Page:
Cardboard cutouts U.S. President Donald Trump and Chinese President Xi Jinping near a gift shop in Moscow, March 2020.
Reuters / Evgenia Novozhenina

What a difference two decades make. In the early years of this century, the world appeared to be moving toward a single, seamless order under U.S. leadership. Today the world is fragmenting, and authoritarian challengers, led by China and Russia, are chipping away at American influence in East Asia, eastern Europe, and the Middle East. In its 2002 National Security Strategy, the George W. Bush administration envisioned the end of great-power rivalries. In 2020, the question is how great powers can navigate their rivalries without stumbling into war.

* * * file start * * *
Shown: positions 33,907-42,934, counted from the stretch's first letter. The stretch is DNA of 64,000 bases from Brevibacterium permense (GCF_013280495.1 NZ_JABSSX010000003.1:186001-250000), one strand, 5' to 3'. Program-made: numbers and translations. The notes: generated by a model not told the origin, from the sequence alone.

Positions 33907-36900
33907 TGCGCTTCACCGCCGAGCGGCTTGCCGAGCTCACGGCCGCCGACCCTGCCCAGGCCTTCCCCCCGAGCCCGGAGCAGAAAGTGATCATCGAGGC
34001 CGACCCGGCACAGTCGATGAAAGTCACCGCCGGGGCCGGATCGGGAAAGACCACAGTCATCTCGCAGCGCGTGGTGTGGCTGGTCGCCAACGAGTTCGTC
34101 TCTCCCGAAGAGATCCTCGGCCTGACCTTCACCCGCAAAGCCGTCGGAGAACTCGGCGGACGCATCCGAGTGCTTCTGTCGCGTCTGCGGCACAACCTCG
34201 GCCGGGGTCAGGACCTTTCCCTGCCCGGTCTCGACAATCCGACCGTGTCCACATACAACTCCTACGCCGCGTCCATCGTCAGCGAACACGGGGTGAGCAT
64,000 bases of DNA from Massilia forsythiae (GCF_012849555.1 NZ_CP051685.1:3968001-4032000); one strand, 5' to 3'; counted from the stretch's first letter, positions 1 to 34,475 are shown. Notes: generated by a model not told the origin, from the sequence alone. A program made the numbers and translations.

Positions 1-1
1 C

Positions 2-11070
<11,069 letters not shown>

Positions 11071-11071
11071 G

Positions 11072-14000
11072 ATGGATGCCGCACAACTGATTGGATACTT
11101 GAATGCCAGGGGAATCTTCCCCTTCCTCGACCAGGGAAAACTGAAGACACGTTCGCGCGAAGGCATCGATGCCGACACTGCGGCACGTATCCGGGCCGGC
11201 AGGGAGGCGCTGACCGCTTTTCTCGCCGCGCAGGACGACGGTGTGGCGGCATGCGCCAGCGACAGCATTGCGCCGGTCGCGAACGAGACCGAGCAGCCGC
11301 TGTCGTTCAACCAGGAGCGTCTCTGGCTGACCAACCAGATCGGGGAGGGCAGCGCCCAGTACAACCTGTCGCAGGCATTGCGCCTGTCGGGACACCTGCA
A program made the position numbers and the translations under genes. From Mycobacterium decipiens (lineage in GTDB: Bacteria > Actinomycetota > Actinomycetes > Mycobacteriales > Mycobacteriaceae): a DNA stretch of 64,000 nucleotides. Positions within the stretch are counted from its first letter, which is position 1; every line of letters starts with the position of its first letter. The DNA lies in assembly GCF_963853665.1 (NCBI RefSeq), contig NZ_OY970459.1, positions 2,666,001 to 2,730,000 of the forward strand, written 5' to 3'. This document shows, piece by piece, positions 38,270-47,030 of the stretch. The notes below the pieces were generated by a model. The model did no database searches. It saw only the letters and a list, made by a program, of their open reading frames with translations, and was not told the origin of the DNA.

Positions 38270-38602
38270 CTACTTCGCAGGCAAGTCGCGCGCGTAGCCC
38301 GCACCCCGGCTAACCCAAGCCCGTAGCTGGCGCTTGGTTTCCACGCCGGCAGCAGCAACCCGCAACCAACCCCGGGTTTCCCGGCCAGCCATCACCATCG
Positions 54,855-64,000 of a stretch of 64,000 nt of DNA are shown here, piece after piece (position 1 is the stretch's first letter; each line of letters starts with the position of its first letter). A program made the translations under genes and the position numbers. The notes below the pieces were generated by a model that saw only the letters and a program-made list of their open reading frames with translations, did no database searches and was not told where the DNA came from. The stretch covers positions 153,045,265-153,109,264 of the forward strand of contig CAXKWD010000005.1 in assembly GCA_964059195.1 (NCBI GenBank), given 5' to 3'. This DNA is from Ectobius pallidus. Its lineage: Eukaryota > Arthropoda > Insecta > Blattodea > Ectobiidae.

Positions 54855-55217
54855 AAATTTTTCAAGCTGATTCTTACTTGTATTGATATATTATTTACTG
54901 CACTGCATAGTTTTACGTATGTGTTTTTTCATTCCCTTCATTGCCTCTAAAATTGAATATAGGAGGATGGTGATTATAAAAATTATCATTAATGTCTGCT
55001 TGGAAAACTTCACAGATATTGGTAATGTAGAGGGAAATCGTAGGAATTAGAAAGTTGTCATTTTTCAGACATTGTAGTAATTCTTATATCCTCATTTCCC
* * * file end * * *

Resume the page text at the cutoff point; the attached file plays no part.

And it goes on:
Writing in Foreign Affairs (“The New Spheres of Influence,” March/April 2020), Graham Allison

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